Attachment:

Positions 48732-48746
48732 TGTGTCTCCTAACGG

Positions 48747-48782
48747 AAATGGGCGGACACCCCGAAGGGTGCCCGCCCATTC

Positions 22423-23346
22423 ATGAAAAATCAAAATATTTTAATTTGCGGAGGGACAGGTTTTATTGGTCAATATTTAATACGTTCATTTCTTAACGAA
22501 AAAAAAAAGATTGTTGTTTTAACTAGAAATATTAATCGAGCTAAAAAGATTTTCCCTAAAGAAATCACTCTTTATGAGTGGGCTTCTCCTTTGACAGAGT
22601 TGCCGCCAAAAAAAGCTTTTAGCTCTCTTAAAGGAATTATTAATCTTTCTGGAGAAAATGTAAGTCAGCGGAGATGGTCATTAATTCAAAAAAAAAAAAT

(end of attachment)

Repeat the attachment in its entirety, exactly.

Positions 48732-48746
48732 TGTGTCTCCTAACGG

Positions 48747-48782
48747 AAATGGGCGGACACCCCGAAGGGTGCCCGCCCATTC

Positions 22423-23346
22423 ATGAAAAATCAAAATATTTTAATTTGCGGAGGGACAGGTTTTATTGGTCAATATTTAATACGTTCATTTCTTAACGAA
22501 AAAAAAAAGATTGTTGTTTTAACTAGAAATATTAATCGAGCTAAAAAGATTTTCCCTAAAGAAATCACTCTTTATGAGTGGGCTTCTCCTTTGACAGAGT
22601 TGCCGCCAAAAAAAGCTTTTAGCTCTCTTAAAGGAATTATTAATCTTTCTGGAGAAAATGTAAGTCAGCGGAGATGGTCATTAATTCAAAAAAAAAAAAT